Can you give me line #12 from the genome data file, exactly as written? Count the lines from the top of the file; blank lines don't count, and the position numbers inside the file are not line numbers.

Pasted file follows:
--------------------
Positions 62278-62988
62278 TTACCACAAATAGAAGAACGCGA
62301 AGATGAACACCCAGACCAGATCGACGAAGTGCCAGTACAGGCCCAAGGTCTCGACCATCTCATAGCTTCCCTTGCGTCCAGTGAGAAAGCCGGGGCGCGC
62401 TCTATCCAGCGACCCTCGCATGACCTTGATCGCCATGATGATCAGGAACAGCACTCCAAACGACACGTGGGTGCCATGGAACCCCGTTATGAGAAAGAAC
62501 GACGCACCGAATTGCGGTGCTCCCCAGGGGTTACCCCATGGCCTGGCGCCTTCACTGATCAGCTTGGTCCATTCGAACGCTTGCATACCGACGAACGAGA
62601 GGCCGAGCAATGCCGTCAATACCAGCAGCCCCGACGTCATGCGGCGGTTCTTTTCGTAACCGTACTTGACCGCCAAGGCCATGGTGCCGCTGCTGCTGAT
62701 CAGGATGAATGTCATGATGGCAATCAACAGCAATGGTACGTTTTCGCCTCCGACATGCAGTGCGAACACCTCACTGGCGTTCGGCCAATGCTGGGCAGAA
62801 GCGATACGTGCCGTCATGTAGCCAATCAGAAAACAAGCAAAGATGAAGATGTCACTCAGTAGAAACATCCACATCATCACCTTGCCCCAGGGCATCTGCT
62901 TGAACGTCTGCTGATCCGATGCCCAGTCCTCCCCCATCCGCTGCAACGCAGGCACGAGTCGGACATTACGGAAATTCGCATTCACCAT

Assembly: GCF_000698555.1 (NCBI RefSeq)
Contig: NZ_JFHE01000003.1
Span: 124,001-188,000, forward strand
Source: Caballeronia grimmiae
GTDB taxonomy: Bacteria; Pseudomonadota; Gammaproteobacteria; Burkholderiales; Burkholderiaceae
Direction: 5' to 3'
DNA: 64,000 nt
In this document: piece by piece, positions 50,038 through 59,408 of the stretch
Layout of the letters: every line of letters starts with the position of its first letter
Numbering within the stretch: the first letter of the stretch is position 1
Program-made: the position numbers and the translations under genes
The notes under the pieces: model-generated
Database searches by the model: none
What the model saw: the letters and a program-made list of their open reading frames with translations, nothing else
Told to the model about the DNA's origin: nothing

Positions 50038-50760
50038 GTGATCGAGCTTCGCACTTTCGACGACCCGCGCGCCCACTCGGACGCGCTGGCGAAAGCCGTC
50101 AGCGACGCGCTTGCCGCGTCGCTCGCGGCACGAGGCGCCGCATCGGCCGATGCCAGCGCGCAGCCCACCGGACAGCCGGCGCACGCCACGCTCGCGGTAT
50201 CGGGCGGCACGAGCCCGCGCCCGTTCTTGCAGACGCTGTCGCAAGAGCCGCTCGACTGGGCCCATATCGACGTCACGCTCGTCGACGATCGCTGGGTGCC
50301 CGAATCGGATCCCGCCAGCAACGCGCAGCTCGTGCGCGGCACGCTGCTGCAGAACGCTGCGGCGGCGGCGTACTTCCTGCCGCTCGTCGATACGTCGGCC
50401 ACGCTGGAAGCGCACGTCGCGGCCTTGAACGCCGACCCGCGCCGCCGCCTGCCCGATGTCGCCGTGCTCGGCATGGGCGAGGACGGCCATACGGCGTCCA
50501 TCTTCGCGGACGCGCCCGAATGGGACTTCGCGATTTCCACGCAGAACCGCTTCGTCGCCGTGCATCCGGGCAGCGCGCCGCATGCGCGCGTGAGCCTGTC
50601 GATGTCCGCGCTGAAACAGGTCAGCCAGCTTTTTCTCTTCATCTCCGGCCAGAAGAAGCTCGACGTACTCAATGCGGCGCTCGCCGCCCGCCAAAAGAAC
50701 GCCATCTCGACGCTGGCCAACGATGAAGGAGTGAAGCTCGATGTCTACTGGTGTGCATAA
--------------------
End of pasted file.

Span: 124,001-188,000, forward strand